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Sporting Life by Dennis Doyle

My gradual approach keeps the door open for late excursions

      Preparing your boat for winter should be the last item on this year’s to-do list. The many mistakes I’ve made over my 65 years should qualify me as experienced if not expert. One of my frequent mistakes is to refuse to admit the season is over.       Because of this, I’ve adopted a gradual wintering schedule over the course of a month or more, prioritizing chores in such a way that any sudden boating re-activation will not set the schedule back to zero.

Even when the fish don’t bite, energy runs thru it

"In our family, there was no clear line between religion and fly fishing." –Norman Maclean, A River Runs Through It           I eased off of the deserted beach at early morn and made my way carefully toward deeper water. There were sunken tree limbs, water-logged and partially buried, scattered across the bottom, and I had to be careful not to stumble on them.

Feeder fish are faring well, not so much for baitfish

      This year’s Juvenile Striped Bass Survey (Young-of-Year) looks good. Overall, 33,000 fish of 12 species were netted in the extensive survey. The 1,741 stripers among them were a welcome relief, as six of the last 10 spawns have been below average for our favorite sport and eating fish.

Angling early and late takes quiet self-control

      Darkness was closing in, and I had almost exhausted my repertoire of lures and presentations. Surface lures and swimmers had drawn no attention. My last resort for this location was a fresh-water bass rig, a dark-hued but sparkly anise-scented Bass Assassin, rigged snag-less with a lightly weighted (1⁄8-ounce) hook and its point buried just under the surface of the soft plastic body.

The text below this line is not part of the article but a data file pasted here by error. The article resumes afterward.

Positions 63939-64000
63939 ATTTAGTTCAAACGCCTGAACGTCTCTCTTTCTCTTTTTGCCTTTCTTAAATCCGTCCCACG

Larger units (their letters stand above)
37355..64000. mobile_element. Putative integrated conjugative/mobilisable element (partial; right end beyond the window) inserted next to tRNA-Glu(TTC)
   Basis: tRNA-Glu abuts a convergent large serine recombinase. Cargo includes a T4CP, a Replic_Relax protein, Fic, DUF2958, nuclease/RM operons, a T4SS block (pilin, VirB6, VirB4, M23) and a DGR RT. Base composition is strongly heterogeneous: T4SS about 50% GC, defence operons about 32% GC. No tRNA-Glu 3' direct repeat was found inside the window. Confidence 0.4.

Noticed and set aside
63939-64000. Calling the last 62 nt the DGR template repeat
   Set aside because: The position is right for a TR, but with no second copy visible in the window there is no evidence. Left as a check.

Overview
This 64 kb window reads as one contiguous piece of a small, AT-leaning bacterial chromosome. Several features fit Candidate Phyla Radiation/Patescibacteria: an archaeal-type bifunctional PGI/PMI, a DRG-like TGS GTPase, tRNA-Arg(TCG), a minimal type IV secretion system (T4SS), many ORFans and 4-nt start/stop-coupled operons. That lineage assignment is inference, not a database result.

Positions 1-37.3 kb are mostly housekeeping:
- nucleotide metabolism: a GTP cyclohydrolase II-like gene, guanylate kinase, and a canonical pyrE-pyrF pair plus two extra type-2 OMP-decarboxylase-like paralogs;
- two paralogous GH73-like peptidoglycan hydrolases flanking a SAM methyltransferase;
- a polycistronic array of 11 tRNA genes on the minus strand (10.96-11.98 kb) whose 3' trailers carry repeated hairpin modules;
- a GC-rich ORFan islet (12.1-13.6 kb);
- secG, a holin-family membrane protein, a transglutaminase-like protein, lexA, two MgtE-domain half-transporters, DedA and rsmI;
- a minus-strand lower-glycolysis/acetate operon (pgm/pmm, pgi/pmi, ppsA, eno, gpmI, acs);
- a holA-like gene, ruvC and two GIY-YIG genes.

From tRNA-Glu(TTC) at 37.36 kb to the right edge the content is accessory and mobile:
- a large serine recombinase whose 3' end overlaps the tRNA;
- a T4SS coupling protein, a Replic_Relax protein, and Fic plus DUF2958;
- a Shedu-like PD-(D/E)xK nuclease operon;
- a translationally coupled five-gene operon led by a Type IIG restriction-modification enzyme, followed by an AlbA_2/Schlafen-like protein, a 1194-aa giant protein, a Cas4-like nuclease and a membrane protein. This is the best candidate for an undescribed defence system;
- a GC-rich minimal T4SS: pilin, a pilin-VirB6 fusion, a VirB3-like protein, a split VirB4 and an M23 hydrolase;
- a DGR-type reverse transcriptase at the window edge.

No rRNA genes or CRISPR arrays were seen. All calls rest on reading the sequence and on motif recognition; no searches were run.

Time to fill your freezer

      Long before the Colorado Rockies baseball team trademarked the term Rocktober, Chesapeake anglers used the clever moniker to describe the fall rockfish feeding frenzy on the Bay. Rocktober is prime time to put some fish in the freezer for the long winter ahead.

Try tricks for lure handling

       My memory of that event is as painful as an abscessed tooth. Just this time of year, a bit later in the morning than is best for top-water, my last stop was unusual. It offered no real underwater structure other than a nearby inlet to a tidal pond. But I knew from experience that rockfish would sometimes cruise the length of the shoreline looking for shrimp and minnows pulled out of the pond by the falling tide.

Today we call it renewal

      “There are no second acts to American lives,” Jazz Age novelist F. Scott Fitzgerald told us. That may have been true back then, though I doubt it; today it is certainly a falsehood. Many people move on to second or third acts better than their first.
Brook trout are native, but many imports are stocked in our streams
     My first trout was long ago, but I remember it like yesterday. The early morning mist was still clearing off the small stream. The sun had just begun to make its presence felt as I fished a five-weight, seven-foot fly rod about 20 feet off to one side of the creek to avoid spooking fish.

On the other side, chill nights and cold rains will prove our allies

      The sporting life can be a dirty, thankless job, but someone’s got to do it.       This past week proves my bromide true. After battling relentless heat and uncooperative fish, we are pelted by rainsqualls, wind and more rain. Not much fun.        Already we’re dealing with one Hurricane Florence, and a number of as yet unnamed tropical storms are queuing up in the Atlantic. 

Autumn’s feeding frenzy will fatten your chances

      I finally got my second keeper rockfish at about 11am, but only after releasing some dozen undersized schoolies and more than two dozen burly and uncooperative channel cats. The sun had already been blazing hot for some time. I was scorched and pooped as I headed back in for a shower, a sandwich and a nap.